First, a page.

Regular IT changes and upgrades across banks is causing regulatory reporting errors, according to Christophe Bonnet, head of the data driven supervision unit, at the French financial markets regulator, AMF.
“Most of the time it is IT issues, they don’t have the right information, they are not able to provide the data on time, or they changed something in their IT system and it caused errors on their reporting,” says Bonnet.
“If you imagine big banks with a lot of activities all around the world, I think it is not exceptional that some of the banks have 50 or 60 software systems involved in their regulatory reporting. Having to deal with changes in software or hardware within their firms, I think this is almost a weekly issue, and if they are not prepared, they can have issues quite regularly,” he says.
On October 17, the European Securiites and Markets Authority (Esma) said that national conduct authories (NCAs) in six jurisdictions required “significant room for improvement” regarding the supervision of data reported under the European Market infrastructure Regulation (Emir).
The review identified the Central Bank of Ireland (CBoI), the Netherlands Authority for Financial Markets (AFM), and the French regulator, AMF as “broadly meeting the peer review’s expectation for NCAs.” Whereas, the UK’s Financial Conduct Authority (FCA), Germany’s Federal Financial Supervisory Authority (BaFin), and the Cypriot Securities and Exchange Commission (CySEC) at the “earlier stage of the supervisory lifecycle in terms of supervising Emir data quality.”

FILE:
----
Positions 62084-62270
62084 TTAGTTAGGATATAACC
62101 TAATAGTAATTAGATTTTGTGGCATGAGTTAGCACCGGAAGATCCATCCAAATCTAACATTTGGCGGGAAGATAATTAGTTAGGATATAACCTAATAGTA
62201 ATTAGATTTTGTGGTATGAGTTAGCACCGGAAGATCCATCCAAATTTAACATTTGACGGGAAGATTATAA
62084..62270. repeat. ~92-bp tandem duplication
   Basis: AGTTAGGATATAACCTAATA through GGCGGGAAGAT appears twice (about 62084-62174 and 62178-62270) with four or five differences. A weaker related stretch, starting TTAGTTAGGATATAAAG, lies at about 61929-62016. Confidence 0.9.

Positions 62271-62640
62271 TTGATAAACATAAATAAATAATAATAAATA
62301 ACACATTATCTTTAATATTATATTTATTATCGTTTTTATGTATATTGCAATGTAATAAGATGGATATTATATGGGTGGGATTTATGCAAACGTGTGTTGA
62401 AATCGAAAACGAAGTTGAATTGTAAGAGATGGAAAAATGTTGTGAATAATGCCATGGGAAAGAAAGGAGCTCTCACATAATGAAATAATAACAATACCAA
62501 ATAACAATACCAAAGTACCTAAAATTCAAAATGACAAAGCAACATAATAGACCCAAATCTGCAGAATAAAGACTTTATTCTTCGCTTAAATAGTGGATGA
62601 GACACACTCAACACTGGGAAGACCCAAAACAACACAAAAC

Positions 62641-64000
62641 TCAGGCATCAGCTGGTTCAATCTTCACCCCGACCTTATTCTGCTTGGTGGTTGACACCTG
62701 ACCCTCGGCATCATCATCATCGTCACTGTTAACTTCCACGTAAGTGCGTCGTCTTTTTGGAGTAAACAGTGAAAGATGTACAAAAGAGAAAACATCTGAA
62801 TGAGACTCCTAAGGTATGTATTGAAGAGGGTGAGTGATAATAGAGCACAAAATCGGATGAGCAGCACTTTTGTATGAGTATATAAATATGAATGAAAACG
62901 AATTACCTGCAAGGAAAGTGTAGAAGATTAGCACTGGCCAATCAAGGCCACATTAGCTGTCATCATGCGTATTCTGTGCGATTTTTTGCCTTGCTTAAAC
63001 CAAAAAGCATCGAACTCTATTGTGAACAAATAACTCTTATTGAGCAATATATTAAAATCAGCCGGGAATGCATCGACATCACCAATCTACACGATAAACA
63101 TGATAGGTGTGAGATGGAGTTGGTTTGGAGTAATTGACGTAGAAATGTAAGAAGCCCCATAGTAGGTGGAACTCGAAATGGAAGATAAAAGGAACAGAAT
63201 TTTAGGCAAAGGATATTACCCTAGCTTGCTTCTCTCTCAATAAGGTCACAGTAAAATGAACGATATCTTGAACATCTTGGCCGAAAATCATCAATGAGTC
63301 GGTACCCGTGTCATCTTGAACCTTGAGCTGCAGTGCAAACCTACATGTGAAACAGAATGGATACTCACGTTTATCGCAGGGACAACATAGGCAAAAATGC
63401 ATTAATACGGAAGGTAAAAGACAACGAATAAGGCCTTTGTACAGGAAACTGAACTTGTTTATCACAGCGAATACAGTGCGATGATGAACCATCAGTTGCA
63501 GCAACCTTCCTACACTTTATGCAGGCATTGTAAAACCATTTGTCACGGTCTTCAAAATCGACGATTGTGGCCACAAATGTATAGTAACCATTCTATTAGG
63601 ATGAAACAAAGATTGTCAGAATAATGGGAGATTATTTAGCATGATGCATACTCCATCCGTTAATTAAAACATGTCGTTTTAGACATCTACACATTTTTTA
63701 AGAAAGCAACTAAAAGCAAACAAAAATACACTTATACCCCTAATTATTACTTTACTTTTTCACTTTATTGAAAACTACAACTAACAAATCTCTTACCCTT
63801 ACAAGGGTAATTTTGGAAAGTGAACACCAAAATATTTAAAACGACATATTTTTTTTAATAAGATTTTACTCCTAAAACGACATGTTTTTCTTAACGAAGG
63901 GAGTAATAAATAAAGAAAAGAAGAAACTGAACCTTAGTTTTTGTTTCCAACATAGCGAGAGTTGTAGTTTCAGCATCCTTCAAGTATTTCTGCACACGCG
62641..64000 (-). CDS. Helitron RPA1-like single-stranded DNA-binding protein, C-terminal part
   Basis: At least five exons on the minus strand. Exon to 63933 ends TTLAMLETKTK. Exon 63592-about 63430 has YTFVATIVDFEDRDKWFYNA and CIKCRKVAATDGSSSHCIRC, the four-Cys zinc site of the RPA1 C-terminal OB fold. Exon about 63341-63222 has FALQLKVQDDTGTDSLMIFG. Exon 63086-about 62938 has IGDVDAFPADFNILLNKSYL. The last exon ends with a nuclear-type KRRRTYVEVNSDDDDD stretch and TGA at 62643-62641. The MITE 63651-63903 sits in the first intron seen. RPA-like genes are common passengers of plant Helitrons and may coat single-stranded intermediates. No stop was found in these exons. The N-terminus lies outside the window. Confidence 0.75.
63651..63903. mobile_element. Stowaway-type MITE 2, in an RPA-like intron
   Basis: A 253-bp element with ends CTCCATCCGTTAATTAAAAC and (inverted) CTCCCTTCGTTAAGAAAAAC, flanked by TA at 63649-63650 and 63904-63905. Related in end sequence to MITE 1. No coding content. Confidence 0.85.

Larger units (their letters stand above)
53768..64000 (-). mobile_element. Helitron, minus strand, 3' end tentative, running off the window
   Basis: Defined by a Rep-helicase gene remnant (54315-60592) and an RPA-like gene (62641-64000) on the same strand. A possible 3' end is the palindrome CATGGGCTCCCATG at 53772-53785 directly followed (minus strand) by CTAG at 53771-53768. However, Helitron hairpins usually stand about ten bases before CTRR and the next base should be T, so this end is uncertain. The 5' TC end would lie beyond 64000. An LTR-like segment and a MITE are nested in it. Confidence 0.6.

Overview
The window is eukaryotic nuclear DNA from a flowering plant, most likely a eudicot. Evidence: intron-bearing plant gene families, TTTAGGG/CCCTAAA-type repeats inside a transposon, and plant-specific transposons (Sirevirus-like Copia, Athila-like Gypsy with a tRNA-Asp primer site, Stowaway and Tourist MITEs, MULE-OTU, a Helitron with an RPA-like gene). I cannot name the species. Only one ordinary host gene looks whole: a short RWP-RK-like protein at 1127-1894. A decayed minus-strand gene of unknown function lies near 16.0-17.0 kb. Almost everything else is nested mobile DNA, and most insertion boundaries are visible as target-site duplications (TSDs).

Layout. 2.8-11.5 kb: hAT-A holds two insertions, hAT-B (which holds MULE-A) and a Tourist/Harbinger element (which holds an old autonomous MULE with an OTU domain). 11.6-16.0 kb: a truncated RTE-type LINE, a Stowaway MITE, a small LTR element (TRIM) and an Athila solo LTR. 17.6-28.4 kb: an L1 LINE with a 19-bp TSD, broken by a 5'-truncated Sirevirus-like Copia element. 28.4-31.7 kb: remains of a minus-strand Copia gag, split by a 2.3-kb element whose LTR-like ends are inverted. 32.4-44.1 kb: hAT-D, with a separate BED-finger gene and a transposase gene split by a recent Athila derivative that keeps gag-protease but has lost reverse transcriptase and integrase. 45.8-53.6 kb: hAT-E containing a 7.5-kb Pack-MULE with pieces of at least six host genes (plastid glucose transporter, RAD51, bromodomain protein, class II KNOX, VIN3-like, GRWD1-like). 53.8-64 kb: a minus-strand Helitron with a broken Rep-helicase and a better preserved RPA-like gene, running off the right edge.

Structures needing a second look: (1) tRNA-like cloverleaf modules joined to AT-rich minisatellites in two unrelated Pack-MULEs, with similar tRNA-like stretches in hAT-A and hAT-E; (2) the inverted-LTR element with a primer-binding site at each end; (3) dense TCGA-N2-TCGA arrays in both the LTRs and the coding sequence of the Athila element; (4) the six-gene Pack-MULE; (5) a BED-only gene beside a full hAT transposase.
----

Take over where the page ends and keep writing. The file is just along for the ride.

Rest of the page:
On October 23, the AFM published a response to the peer review acknowledging that although the regulator had fared well in the peer review in comparison to other European regulators, there is a need for “a fundamental evaluation of the current data quality action plan.”
“On the whole of all supervisors, supervision of this reporting obligation is still below the minimum level,” read the press release. “The Dutch regulator is also convinced that the regulators with the largest derivatives markets, facilitated by Esma, play a key role in this.”
For Bonnet, compliance teams must have people capable of understanding changes to regulation as well as the implications from a technology perspective.
“If the compliance team is not aware of what it implies as far as IT systems are concerned, you may face a situation where they give some legal text to IT people saying, ‘please report this for me,’” says Bonnet. “And sometimes there are choices made when implementing systems, which are not the right ones. Because when you are coding something, sometimes you have choices and you don’t really know – they expect this date, the confirmation date, but where do I find it in the system?”
The peer review identified the FCA as having “developed an insufficient supervisory approach to Emir data quality supervision based on the size, scale and complexity of the UK’s derivative market.”
Responding to questions about the UK’s Financial Conduct Authority’s assessment in the peer review and their plans for monitoring Emir data in the future, an FCA spokesperson said in an email that the regulator is “committed to ensuring firms continue to meet their Emir reporting requirements and continue to recognise the importance of having good data quality in order to effectively monitor activity in the derivatives market.”